Shallow

I’ve noticed a pattern. Drink. Talk. Drink. Talk. Cab ride. Drink. Talk. Talk. Drink. Cab ride.

This sums up the plot in The Sun Also Rises through 8 chapters. And what about the talk? Hemingway reveals a great deal about relationships based upon drink! The conversations are shallow. Don’t get me wrong. Hemingway is a master at dialogue. Just read “Hills Like White Elephants” to see what he can do through dialogue alone. Here, he reveals through his craft a series of relationships that run no deeper than a puddle in the street after a brief rain. Even between Brett and Jake, no deep conversations take place. 

Lest I become too self-righteous here, I have to admit that I have had many relationships based upon the trivial. I have had relationships based upon sports, girls, a particular class at school, a job, and even theology. All of them no deeper than a puddle in the street after a brief rain.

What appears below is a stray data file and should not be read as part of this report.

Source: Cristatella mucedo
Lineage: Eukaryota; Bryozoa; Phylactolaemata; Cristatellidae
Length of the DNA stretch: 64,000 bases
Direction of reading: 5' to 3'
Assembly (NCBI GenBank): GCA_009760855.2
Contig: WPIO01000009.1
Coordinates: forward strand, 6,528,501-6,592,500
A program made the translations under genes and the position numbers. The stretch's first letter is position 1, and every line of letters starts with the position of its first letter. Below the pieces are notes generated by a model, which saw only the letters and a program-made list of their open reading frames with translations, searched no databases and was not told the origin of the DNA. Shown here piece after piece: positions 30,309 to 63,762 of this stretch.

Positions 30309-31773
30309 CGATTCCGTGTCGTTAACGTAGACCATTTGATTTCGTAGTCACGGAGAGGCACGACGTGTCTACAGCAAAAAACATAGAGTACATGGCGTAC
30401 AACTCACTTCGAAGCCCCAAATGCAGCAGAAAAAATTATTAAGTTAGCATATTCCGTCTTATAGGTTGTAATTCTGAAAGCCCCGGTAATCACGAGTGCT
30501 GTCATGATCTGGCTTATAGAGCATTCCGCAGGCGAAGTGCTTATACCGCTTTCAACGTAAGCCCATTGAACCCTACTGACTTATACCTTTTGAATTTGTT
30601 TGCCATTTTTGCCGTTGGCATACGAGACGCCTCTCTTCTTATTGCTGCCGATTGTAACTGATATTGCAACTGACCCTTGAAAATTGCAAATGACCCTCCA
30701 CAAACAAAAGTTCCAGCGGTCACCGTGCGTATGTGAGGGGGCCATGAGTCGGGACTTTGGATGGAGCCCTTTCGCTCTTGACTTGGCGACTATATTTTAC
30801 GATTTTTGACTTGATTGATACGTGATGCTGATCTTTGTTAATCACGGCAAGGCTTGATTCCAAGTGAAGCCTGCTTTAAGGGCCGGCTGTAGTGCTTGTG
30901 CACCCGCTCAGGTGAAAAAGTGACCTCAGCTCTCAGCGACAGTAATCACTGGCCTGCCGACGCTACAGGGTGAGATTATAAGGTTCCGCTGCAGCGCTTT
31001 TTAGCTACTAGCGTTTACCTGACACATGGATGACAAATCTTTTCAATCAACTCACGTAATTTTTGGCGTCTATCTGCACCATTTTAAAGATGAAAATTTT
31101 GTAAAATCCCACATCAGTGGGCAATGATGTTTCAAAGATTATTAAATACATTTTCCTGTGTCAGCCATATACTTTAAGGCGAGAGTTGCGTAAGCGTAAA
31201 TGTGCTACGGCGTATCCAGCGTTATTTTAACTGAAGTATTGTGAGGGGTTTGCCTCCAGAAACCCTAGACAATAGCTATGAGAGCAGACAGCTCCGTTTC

One of my teachers in high school said that if we could fill up one hand with true friends we were blessed. I thought she was crazy at the time: I had lots of friends. I had lots of shallow relationships. I did have some deep ones, but not as many as I thought. Today, I am not sure I can count five deep relationships. Two immediately come to mind: my wife and a dear friend who is on the other side of the world. I’ve always thought it interesting that my best friend besides my wife lives several thousand miles away. We keep in touch via e-mail, some of which are surfacy to be sure (we are both rabid Longhorn fans), but many are not, and it is the shallow and deep that make the relationship so enriching. The trivial and life changing can sit a paragraph apart. For that I am blessed.

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